For the purposes of this question I would assume that it's fairly common knowledge in psychology that people touch nose or cover the mouth when saying something part of them does not believe to be true.
Avoid make assumptions like this. This is not common knowledge, and in fact it is not even true.
Vrij et al. (2010) discuss the literature on non-verbal lie detection and conclude:
The meta-analyses that have been published to date
have made clear that there are no nonverbal and verbal cues
uniquely related to deceit. In other words, reliable cues to
deception akin to Pinocchio’s growing nose do not exist
(DePaulo et al., 2003; Masip et al., 2005; Sporer & Schwandt,
2006, 2007; Vrij, 2005)
Vrij & Granhag (2007) mentions "touching the nose" as an example of a non-verbal cue to deception found in a police interrogation manual, Gordon & Fleisher (2002). They also review 5 other police interrogation manuals which don't mention it as a cue to deception. In my brief lit search, I couldn't find any psychology papers which discuss touching the nose as a reliable cue to deception.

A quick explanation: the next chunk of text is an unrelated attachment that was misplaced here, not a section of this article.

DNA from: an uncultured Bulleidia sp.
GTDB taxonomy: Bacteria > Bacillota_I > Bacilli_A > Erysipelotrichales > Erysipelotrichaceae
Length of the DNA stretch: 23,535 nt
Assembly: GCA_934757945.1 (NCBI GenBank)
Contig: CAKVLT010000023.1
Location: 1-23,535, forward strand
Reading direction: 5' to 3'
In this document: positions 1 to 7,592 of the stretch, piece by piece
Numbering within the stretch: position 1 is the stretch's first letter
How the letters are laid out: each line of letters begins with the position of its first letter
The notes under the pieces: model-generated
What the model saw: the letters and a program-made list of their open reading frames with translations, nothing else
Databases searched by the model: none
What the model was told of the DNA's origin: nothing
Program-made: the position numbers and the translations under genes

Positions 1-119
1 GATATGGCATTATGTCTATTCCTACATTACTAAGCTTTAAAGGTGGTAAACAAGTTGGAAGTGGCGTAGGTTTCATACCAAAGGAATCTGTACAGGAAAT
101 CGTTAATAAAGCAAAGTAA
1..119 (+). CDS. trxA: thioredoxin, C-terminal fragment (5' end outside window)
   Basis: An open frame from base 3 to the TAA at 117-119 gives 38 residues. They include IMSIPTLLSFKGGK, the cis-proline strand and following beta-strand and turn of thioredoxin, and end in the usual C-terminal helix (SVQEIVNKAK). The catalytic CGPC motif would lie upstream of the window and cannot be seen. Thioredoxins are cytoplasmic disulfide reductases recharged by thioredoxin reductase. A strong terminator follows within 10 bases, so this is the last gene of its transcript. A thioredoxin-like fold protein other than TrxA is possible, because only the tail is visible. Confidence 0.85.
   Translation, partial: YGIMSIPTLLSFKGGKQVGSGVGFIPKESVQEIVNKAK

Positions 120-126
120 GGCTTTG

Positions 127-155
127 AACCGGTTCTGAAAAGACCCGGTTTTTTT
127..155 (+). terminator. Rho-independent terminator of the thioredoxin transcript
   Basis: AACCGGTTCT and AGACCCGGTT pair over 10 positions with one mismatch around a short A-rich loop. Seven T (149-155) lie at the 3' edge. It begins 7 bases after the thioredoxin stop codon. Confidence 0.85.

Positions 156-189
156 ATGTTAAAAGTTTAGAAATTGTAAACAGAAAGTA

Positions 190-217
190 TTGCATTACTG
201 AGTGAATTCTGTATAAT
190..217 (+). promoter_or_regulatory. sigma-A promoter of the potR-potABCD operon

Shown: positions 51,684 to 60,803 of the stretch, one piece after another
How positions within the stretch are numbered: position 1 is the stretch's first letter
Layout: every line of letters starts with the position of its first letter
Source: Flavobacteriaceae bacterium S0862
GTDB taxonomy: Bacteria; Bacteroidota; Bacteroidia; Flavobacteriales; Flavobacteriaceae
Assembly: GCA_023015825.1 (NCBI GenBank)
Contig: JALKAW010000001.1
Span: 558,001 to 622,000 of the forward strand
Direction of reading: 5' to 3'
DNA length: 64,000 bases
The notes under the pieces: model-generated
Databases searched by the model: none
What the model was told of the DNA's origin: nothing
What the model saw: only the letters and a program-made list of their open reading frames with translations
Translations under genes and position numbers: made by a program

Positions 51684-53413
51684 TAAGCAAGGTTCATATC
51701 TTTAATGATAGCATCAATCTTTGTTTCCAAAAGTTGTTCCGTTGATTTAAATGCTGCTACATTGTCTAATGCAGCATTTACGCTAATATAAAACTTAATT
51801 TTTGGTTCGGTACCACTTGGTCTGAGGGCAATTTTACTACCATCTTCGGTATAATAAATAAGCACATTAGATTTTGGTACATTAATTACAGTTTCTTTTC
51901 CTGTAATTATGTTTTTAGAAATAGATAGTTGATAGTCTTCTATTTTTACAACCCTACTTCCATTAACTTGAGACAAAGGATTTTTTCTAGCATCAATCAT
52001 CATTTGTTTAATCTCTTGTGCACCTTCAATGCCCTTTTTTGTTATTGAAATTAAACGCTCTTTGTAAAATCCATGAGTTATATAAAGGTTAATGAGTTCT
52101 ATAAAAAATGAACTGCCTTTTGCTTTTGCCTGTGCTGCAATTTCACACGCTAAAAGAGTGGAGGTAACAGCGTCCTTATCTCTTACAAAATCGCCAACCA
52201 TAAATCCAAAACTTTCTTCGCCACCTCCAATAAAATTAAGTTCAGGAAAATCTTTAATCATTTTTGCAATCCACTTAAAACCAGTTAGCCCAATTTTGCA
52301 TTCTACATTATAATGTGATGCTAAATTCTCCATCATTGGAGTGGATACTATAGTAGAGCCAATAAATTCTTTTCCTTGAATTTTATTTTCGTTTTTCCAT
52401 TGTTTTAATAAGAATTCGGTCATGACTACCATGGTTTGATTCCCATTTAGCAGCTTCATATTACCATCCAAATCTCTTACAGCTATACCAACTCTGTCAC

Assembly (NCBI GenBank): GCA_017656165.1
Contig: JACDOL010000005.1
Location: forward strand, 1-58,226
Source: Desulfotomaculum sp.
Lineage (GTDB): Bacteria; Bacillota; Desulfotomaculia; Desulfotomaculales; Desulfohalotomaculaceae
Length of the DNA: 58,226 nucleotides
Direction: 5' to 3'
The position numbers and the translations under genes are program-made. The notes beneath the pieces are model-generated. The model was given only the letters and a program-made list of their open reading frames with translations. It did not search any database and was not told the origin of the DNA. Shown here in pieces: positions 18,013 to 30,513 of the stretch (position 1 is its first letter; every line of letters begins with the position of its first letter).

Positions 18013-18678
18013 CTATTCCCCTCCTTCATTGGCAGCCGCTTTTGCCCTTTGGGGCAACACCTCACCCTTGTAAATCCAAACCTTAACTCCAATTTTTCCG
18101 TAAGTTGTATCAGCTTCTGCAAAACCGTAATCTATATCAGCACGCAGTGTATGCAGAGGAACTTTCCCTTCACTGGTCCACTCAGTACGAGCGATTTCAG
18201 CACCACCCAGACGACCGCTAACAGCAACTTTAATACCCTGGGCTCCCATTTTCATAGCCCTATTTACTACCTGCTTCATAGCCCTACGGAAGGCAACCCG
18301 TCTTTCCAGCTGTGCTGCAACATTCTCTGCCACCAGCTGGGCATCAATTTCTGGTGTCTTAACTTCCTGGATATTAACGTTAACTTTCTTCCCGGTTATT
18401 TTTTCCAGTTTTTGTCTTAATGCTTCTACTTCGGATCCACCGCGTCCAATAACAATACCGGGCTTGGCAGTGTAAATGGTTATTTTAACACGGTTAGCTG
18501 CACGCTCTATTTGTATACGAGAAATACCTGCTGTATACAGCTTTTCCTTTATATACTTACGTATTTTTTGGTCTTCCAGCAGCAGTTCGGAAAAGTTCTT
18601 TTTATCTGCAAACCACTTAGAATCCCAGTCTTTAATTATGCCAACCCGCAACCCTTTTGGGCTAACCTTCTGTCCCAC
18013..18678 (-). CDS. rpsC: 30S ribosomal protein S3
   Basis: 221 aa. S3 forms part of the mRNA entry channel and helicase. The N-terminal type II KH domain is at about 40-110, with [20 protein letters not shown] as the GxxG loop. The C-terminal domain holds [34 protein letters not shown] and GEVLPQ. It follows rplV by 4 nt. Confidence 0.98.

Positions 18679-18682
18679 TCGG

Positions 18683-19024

After a brief look at Gordon & Fleisher (2002), it is clear to me that their methods are pseudoscientific, full of ad-hoc reasoning. Judge for yourself:
There appears to be a link between deception and the nose. Perhaps it is because the nerve network for emotions, to a large extent, evolved from our neural networks involved in smelling . The sense of smell was primitive man's fundamental survival mechanism. Touching or pinching the nose is a reliable gesture of disbelief . The nonverbal message appears to be "it stinks' (Figure 9.17). If you are talking and the listener pinches his nose, he is nonverbally communicating that he thinks what you are saying stinks. If he is talking and pinching his nose, he thinks what he is saying stinks.
Oh, but what's that reference they cite? Surely that must shed some light on this. Diligent readers will scan to the bibliography only to find that they are citing a previous version of the same manuscript! Yes, you heard right: a recursive citation. Not exactly the most reliable source.
Vrij & Granhag (2007) suggest:
Since cues akin to Pinocchio's nose do not exist, lie detectors will fail in their task if they just look for such cues. Rather, interview techniques need to be employed, for example, to control for individual differences between individuals.
Gordon, N. J., & Fleisher, W. L. (2010). Effective interviewing and interrogation techniques. Academic Press.
Vrij, A., & Granhag, P.A. (2007). Interviewing to detect deception. Offenders' memories of violent crimes, 32, 279.
Vrij, A., Granhag, P. A., & Porter, S. (2010). Pitfalls and opportunities in nonverbal and verbal lie detection. Psychological Science in the Public Interest, 11(3), 89-121. PDF